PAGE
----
If we want to overcome the summer born effect we should look to countries where it doesn’t exist. Finland for example – children don’t start formal education until 7, no standardised testing until they’re in their teens and a child led curriculum and they’re at the top of international education tables and the summer born effect doesn’t exist.

  9. KatherineHarkness

    It’s the social and emotional effects of starting school too early that worry parents of summerborns, not their performance in SATs. I’m sure this would “fix” the problem for schools, but not for the children.

  10. PaulineMHull

    One of the reasons this even persists as a question is because so few people in England are even aware that another solution exists, and that is to allow parents (who want to) to enrol their summer born children in school AT compulsory school age (the term following their 5th birthday), starting in Reception class.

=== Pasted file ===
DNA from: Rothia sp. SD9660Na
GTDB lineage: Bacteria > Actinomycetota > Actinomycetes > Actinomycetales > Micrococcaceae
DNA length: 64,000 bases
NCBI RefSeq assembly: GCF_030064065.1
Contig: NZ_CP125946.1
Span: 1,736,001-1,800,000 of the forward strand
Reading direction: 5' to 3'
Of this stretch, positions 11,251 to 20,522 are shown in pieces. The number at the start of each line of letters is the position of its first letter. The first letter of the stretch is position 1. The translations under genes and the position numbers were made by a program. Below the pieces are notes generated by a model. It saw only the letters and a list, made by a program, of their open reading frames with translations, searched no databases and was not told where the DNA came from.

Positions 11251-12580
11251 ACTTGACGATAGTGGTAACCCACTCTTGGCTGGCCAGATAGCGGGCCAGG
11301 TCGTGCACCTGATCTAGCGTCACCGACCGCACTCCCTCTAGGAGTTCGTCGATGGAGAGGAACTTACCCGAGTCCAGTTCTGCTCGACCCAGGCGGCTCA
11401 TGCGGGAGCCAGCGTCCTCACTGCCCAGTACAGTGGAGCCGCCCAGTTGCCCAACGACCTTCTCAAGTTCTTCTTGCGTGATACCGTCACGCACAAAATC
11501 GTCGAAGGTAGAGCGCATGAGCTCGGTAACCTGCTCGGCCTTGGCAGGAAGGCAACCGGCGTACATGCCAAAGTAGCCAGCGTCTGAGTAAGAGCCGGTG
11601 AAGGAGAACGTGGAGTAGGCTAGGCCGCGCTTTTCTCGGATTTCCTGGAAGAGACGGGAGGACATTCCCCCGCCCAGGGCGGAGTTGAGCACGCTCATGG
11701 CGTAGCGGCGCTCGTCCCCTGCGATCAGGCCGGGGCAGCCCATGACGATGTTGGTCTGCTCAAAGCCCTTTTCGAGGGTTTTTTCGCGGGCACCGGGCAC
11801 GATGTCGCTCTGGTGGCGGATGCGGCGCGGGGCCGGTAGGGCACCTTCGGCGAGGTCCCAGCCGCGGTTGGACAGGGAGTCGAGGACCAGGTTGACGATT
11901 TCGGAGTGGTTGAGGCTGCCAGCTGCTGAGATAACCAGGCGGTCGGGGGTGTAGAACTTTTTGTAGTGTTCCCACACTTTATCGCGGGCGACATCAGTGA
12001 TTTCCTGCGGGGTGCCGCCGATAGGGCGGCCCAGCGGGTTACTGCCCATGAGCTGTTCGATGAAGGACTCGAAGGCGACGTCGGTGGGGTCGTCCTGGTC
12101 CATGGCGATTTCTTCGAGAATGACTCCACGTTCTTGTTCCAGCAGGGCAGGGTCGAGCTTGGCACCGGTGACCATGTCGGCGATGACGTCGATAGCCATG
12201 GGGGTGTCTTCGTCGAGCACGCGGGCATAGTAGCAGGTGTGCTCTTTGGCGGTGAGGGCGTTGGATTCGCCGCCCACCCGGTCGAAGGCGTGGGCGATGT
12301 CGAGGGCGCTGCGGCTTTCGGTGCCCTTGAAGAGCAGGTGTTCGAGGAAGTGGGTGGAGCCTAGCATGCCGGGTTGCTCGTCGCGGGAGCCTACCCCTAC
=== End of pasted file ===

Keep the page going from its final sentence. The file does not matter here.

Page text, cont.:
An early age 4 school start only exacerbates so many of the problems (some) summer born children face, of which academic outcomes is only one aspect (as anecdotal comments will always attest – ‘I was born in August and I excelled academically’).
    How do you age-adjust the summer born child that has achieved top marks? And where do you draw the line on adjusting for educational disadvantage? Should we adjust scores for children from homes where parents don’t read to them or are unable to afford stimulating extra curricular experiences?
    Can we please stop trying to inflict a statistical solution to what is essentially an inherently more ‘human’ problem here?
    Because as far as I can see (especially given that age standardised test results are unlikely to affect opportunities at university or in employment – these institutions are interested to know ‘actual’ academic attainment), the proposed massaging of test results has less to do with what’s in our children’s best interests, and more to do with how we can improve how things look on paper.